Step 5: The Purl Stitch

Making a purl stitch:

1. Bring needle 2 from above, into and in front of the stitch on needle 1

2. Yarn over needle 2

3. Hold the yarn attached to the ball, that is wrapped around needle 2 and slowly pull needle 2 out of the stitch on needle 1 (the stitch it was inserted into)

4. Take the stitch remaining on needle 1 out of the needle and pull the yarn to tighten the stitch on needle 2. Both the stitches are now transferred to needle 2

Step 6: The Blanket Stitch

In this project, the knit throw was made using the blanket stitch. This stitch involves the use of both the knit stitch and the purl stitch.

Following the cast on row on needle 1, The second row begins with a knit stitch, followed by a purl stitch, thus alternating between a knit and a purl. The pattern is thus: knit, purl, knit, purl...

The third row begins with a purl stitch and is followed by a knit stitch, thus alternating between the two stitches but starting at a purl.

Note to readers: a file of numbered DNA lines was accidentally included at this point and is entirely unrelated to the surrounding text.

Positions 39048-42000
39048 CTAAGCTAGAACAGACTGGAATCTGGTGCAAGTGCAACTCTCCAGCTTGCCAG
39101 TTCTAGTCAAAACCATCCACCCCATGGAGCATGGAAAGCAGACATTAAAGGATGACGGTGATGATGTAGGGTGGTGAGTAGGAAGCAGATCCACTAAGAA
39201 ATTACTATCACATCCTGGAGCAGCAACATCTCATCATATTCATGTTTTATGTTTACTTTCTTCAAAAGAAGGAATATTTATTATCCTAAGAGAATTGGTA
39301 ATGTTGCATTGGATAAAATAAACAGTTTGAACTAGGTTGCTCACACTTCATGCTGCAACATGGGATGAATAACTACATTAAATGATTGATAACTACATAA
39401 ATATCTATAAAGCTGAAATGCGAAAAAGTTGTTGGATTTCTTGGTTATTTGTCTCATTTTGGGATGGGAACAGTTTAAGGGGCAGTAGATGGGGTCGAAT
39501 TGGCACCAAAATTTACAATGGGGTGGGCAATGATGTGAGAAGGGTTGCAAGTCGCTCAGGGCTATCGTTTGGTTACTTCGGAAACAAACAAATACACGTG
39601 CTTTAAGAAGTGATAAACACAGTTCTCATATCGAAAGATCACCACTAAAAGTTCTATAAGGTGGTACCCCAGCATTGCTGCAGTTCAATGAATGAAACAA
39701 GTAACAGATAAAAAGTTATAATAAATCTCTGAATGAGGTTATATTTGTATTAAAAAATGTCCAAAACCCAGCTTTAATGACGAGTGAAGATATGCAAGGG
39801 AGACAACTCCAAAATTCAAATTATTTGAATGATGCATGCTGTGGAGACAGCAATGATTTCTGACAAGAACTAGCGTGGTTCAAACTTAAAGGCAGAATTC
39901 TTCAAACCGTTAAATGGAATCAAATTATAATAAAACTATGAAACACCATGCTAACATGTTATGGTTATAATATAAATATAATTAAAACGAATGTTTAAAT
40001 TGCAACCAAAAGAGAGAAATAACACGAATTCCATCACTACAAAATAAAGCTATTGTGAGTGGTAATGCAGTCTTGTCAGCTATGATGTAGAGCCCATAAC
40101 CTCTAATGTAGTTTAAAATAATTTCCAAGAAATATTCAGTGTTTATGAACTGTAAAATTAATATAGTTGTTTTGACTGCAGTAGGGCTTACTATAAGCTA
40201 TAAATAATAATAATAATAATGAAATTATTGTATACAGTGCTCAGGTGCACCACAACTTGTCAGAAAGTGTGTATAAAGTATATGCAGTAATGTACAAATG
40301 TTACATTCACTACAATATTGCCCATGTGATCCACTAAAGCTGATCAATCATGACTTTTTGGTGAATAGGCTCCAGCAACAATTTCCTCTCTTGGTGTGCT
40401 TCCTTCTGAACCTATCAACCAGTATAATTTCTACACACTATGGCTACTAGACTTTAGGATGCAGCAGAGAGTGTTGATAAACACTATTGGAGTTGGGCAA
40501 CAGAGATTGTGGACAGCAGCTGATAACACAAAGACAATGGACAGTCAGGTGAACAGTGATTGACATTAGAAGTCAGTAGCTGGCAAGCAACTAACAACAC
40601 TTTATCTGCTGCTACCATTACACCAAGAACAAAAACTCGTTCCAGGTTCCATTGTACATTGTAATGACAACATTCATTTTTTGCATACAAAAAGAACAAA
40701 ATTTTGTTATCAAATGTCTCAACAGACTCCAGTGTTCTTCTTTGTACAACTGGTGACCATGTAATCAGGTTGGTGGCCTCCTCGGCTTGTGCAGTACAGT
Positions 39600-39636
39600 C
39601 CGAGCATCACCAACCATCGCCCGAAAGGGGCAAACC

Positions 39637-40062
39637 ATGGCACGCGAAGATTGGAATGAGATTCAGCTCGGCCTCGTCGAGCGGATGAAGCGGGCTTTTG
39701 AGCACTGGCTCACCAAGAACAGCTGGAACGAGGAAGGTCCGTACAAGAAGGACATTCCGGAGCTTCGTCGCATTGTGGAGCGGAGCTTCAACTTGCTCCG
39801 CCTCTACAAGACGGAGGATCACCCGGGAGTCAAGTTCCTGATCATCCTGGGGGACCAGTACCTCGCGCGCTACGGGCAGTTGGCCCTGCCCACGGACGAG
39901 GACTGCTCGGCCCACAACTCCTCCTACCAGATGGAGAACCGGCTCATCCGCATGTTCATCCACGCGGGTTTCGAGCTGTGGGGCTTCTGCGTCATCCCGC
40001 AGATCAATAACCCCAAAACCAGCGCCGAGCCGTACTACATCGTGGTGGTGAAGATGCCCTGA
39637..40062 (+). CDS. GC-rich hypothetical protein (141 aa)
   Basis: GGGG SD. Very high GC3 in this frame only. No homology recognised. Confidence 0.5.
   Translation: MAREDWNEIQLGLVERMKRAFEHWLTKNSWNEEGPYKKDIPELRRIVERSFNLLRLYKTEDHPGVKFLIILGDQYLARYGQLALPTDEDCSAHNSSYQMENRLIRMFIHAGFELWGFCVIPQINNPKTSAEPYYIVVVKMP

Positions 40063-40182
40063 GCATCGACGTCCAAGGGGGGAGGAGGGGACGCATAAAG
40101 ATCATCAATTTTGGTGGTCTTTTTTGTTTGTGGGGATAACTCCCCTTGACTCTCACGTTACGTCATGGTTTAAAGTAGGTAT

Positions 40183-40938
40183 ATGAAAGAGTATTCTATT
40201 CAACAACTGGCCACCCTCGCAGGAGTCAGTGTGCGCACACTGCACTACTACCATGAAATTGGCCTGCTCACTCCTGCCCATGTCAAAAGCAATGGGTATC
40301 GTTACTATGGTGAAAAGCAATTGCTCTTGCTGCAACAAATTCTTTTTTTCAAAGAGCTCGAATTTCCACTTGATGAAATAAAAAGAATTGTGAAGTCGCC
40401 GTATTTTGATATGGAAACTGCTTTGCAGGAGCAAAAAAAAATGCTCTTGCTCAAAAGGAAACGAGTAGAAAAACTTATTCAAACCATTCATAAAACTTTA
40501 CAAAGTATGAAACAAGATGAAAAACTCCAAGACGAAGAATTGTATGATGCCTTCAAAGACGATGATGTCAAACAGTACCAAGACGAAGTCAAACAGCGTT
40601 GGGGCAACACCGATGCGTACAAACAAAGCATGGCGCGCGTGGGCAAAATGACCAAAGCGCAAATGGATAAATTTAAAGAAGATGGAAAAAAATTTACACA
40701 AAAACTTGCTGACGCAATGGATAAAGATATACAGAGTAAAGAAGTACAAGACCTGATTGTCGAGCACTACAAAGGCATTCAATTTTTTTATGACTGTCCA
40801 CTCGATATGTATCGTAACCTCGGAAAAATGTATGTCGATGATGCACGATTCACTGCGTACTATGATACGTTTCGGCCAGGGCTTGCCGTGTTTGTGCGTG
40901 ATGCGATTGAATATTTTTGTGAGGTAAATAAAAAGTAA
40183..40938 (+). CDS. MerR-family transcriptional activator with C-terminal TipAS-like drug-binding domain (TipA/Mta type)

The fourth row begins with a purl stitch again and the fifth row with a knit stitch

So, starting at the second row, each row follows the pattern of: knit, purl, purl, knit, knit, purl...

Keep repeating this pattern for the desired length of the project

Step 7: Casting Off

Once you are happy with the length of your project, its time to cast off the stitches in order to secure the work. This project was done to a length of 90 cm and was followed by the cast off stitches.

The cast off stitch:

1. Make 2 knit stitches ( transferring two of the stitches from needle 1 to needle 2 using the knit stitch

2. With the tip of needle 1 bring over the second loop (bottom loop) on needle 2, over the top loop and out of the needle

3. Pull the yarn to tighten and make another knit stitch, following the same process on step 2. There should always be two stitches on needle 2, where the bottom is brought over the top stitch and tightened.